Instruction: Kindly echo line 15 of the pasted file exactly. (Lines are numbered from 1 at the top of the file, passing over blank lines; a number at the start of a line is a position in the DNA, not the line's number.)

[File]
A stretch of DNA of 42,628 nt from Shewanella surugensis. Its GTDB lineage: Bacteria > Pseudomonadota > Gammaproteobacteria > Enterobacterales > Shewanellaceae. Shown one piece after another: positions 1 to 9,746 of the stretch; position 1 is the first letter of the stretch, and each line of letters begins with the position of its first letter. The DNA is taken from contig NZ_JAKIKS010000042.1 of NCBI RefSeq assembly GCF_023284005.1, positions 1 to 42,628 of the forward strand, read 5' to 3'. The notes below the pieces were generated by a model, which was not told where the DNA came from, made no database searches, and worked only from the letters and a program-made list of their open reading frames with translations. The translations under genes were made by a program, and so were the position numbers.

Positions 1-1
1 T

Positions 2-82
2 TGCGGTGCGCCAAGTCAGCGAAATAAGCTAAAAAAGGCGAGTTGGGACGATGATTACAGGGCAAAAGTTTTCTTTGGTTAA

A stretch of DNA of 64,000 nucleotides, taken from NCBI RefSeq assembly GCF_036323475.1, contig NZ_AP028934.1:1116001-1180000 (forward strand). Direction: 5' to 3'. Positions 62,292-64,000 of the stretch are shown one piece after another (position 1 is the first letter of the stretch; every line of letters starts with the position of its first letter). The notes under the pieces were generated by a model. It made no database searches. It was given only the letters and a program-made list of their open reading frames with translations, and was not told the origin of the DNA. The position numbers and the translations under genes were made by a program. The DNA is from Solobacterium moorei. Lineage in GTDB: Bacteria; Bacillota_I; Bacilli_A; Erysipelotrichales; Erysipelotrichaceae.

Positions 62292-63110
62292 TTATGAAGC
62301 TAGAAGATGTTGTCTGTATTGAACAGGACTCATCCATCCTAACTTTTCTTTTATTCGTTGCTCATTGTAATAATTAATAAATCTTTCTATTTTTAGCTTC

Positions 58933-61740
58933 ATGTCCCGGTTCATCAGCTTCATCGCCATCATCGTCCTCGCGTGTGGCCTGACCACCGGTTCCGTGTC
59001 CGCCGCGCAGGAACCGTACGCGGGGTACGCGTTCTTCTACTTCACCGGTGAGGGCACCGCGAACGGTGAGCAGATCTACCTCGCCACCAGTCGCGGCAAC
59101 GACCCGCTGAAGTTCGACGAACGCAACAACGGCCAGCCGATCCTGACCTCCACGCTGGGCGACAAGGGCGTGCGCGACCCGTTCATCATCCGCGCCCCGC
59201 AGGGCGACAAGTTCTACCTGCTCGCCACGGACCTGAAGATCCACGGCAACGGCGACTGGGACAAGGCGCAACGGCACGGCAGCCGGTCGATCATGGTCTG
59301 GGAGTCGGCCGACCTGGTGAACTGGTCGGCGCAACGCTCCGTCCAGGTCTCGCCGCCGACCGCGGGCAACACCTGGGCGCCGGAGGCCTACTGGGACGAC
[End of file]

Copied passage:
59301 GGAGTCGGCCGACCTGGTGAACTGGTCGGCGCAACGCTCCGTCCAGGTCTCGCCGCCGACCGCGGGCAACACCTGGGCGCCGGAGGCCTACTGGGACGAC